A Revolutionary Trip: Visit Colonial Williamsburg, VA

If spending a day as a revolutionary Virginian inspires your inner colonist, then a trip to Colonial Williamsburg may be just what you’re looking for.Read More

Colonial Williamsburg, VA (Photo: iStock.com / CatLane)

“Give me liberty or Give me death!” So proclaimed a fervent Patrick Henry, Virginia governor and patriot in the lead up to the Revolutionary War. Much was afoot in Virginia during the late 18th century when Henry and “radical” colleagues Thomas Jefferson and George Washington were laying the groundwork for the country’s fight for independence. It’s this history that now frames the historical destination of Colonial Williamsburg, VA.

Along with Jamestown and Yorktown, Williamsburg completes Virginia’s “Historic Triangle” — perhaps the most significant locale in America’s creation story.  As the capital of the Virginia colony, Williamsburg was at the epicenter of the action, and lucky for us, it has been exquisitely restored for our enjoyment today. If experiencing a day in the life of a pre-revolutionary Virginian inspires your inner colonist, then a visit to Colonial Williamsburg, VA may be just what you’re looking for.

What’s in store

Colonial Williamsburg is as much an experience as a destination. The exquisitely restored historic district is a living museum complete with “interpreters,” or actors in period costumes who entertain, inform, and engage to tell the tale of America’s founding during the late 18th century.

Take a stroll down the main artery, Duke of Gloucester Street, to take in period workshops, homes, taverns, and historic sites replete with the faux gentry and commoners going about their daily colonial life. There are plenty of opportunities to chat with the residents and learn first-hand what it was like to live in Williamsburg during this momentous time.

Interpreters are typically skilled craftspeople (Photo: Pixabay / nikisworrell)
Interpreters are typically skilled craftspeople (Photo: Pixabay / nikisworrell)

A stop at the blacksmith’s shop in the Public Armory, for example, includes braving the intense heat from the forge and taking in the industrial smell of coal ash and molten iron. While you absorb the heat, talk to the blacksmith about what his job entailed in the 18th century.

Many sites include self-guided tours while others have scheduled tours that require reservations, so keep both in mind as you plan your trek through the town. Additionally, there are reenactments of famous events and plenty of taverns throughout the city, prime for a hasty pudding and a bit of prattle with the locals. Don’t be surprised if you run into Patrick Henry (yes, that one) having a coffee at the Raleigh Tavern Bakery; apparently, it’s a local favorite. And if you feel the need to get in on the act, 18th century costume rentals are available for the entire family at the William Pitt Store in Historic Market Square.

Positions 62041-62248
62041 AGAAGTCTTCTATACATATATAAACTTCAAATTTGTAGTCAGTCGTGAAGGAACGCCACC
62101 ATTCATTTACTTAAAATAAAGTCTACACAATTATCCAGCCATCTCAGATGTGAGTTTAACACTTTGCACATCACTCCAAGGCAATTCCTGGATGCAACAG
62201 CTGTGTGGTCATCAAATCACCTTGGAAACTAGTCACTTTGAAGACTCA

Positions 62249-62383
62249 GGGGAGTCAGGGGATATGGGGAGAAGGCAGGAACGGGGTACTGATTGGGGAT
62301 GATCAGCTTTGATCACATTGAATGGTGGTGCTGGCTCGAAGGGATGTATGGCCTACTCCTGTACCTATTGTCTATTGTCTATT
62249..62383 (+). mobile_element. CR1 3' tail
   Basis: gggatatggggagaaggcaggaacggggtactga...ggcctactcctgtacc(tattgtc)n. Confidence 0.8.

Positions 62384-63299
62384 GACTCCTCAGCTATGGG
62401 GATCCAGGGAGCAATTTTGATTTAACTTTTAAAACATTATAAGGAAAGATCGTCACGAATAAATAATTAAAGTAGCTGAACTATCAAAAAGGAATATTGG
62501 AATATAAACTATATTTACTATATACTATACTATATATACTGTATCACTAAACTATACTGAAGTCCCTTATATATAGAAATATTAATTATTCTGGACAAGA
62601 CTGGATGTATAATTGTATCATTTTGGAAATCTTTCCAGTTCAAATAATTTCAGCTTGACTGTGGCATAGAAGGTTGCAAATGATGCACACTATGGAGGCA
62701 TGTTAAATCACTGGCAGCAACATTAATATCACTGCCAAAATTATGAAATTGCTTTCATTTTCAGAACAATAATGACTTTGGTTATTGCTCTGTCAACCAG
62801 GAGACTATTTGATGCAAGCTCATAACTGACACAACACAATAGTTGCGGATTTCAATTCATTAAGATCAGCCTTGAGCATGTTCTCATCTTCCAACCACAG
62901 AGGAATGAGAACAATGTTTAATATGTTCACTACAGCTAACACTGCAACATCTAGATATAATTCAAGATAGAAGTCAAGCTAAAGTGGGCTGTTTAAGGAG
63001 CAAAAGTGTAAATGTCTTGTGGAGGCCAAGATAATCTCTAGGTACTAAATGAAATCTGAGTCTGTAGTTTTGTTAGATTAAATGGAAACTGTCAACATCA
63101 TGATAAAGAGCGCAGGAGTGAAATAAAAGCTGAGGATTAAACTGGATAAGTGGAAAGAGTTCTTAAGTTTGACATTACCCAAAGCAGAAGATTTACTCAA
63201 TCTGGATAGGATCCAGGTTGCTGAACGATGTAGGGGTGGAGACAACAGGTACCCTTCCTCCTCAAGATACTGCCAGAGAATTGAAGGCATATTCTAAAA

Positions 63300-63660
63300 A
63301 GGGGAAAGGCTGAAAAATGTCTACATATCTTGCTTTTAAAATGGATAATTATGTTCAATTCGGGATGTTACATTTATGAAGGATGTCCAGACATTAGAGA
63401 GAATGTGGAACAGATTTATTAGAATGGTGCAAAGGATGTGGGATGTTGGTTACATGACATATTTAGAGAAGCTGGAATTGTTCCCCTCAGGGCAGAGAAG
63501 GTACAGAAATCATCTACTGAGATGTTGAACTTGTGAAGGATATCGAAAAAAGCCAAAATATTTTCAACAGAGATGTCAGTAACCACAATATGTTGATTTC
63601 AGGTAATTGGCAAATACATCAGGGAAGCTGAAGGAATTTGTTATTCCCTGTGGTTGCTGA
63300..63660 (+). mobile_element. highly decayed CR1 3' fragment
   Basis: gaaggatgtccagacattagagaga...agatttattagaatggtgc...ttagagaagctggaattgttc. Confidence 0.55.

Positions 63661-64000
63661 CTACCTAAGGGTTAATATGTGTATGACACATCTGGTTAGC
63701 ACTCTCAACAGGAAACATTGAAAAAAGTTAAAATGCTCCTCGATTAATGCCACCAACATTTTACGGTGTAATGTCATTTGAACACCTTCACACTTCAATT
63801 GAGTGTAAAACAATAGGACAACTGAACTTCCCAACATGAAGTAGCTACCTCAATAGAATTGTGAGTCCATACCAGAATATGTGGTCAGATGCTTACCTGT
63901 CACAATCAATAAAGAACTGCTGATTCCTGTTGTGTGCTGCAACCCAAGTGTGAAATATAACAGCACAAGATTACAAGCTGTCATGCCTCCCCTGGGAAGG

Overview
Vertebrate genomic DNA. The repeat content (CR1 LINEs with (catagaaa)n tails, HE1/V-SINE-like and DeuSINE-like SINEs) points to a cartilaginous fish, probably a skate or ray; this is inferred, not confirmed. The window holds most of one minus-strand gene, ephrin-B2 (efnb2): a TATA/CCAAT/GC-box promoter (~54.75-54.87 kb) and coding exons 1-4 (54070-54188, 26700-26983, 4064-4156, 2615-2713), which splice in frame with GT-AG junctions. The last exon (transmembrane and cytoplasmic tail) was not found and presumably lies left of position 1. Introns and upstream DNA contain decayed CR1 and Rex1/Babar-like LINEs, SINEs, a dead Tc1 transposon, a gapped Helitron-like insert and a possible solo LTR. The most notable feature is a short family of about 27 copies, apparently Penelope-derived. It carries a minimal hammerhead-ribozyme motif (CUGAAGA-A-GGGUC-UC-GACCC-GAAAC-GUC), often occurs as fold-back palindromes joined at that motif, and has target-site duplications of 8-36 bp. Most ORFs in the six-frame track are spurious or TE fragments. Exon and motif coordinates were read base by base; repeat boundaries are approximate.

Planning your visit

With over 300 acres and 40 historic sites and attractions to see, planning your visit in advance will be key. Check the website or Visitor’s Center for tour times, site map, and daily schedule of events. Seeing everything will generally take two days, but there are various ticketing options available to accommodate whatever time you have.

To help establish your historic bearings, consider an orientation tour. These run daily through 1 pm and give a good overview of the area and attractions. The Colonial Williamsburg Explorer App can also help with planning, giving visitors a look at area tours, dining, and events. While there are buses that stop at some of the more popular attractions and horse-drawn carriages are available (for a fee), prepare to do most of your exploring on foot. So long as you’re not in a rush or tired, this can be a big part of the fun.


There are several dining options in and around the historic district of Colonial Williamsburg. If you’re looking for traditional fare, try the King’s Arm Tavern for lunch or a candlelight dinner, Chowning’s Tavern for all-day pub fare, or Christina Campbell’s Tavern – George Washington’s go-to destination for locally sourced seafood. More contemporary options include The Rockefeller Room and Social Terrace, among others. Reservations are a must for dinner.


 As expected, there are plenty of lodging options for those who want to go “full colonial.” A handful of restored houses within walking distance of the historic district offer canopied beds and crackling fires — but with the updated amenities you’ve come to rely on. Other options range from more contemporary luxury couple suites to family-friendly accommodations. Visit the Colonial Williamsburg website for a full list of options.


Historic times in Colonial Williamsburg, VA (Photo: iStock.com / Imagesbybarbara).
Historic times in Colonial Williamsburg, VA (Photo: iStock.com / Imagesbybarbara).

Several shops selling authentic colonial wares are scattered throughout Colonial Williamsburg. The Greenhow General Store offers porcelain, leather, and pewter goods for those looking for authentic colonial takeaways. You can even get your own tavern ware — an ale stein with the King’s Arms insignia could make a great gift for the beer aficionado in your life.  If you need a dose of modernity, contemporary shopping with over 40 stores and restaurants is available at Merchant Square, just adjacent to the historic area.

For more information on planning your visit, check out the Colonial Williamsburg website.